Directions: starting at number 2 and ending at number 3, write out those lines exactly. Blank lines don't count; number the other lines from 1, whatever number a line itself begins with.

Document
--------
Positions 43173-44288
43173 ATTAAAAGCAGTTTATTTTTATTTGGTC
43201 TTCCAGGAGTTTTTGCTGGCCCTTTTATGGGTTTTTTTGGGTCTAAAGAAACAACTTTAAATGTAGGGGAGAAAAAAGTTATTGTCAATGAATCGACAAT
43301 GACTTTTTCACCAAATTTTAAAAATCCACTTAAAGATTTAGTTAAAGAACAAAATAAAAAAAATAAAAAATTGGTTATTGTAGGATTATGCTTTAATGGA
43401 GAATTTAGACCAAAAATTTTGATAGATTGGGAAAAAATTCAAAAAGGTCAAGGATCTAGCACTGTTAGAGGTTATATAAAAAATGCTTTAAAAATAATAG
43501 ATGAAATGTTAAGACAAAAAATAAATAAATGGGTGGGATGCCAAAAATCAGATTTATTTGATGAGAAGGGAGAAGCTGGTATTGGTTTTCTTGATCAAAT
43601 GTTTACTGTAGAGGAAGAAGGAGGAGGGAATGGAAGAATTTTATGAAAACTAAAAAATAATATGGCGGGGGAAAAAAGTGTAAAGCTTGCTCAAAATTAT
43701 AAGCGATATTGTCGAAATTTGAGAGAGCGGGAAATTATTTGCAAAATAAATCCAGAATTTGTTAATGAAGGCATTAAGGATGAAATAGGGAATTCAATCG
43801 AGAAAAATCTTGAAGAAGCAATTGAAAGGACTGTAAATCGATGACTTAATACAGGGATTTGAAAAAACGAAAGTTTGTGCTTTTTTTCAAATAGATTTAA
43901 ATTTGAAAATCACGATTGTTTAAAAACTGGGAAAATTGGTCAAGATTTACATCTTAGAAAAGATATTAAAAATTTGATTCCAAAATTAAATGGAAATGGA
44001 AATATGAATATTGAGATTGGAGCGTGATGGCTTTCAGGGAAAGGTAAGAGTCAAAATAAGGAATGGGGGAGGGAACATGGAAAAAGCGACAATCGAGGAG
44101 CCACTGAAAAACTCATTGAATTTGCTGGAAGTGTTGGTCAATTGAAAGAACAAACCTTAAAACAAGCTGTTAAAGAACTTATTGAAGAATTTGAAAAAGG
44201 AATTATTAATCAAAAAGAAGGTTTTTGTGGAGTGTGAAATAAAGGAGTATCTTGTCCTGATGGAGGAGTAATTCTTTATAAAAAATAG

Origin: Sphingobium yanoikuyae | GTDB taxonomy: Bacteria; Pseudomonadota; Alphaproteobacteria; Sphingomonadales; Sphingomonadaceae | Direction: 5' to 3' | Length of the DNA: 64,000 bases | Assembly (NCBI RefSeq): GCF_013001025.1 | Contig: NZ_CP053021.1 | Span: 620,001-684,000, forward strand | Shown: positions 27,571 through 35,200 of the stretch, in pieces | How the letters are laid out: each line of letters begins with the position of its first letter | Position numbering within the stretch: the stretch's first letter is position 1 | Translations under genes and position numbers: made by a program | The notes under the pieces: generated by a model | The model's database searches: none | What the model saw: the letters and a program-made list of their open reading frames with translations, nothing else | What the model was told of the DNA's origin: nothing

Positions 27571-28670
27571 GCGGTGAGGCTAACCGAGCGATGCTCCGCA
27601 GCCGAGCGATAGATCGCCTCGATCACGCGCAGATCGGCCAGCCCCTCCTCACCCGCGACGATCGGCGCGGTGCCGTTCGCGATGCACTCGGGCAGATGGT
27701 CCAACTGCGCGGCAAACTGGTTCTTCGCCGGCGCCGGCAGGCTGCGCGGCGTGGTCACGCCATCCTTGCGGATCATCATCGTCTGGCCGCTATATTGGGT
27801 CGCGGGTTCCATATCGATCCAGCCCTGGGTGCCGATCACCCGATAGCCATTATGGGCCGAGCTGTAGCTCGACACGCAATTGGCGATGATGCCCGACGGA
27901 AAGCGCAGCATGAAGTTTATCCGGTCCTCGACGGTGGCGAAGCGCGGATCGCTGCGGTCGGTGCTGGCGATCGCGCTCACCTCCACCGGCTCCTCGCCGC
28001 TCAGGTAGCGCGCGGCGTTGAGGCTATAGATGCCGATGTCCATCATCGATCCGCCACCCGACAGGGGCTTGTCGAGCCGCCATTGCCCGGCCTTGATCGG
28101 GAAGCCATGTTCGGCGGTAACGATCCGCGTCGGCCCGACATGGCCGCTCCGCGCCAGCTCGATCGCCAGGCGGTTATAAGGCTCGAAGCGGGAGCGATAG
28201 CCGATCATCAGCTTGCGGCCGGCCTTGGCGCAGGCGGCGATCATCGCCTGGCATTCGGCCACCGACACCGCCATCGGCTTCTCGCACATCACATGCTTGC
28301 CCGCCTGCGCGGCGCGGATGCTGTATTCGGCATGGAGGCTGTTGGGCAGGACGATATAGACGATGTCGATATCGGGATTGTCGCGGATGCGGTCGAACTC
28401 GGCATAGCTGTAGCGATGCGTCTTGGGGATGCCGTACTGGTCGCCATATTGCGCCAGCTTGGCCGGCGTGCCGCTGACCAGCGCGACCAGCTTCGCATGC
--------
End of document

43173 ATTAAAAGCAGTTTATTTTTATTTGGTC
43201 TTCCAGGAGTTTTTGCTGGCCCTTTTATGGGTTTTTTTGGGTCTAAAGAAACAACTTTAAATGTAGGGGAGAAAAAAGTTATTGTCAATGAATCGACAAT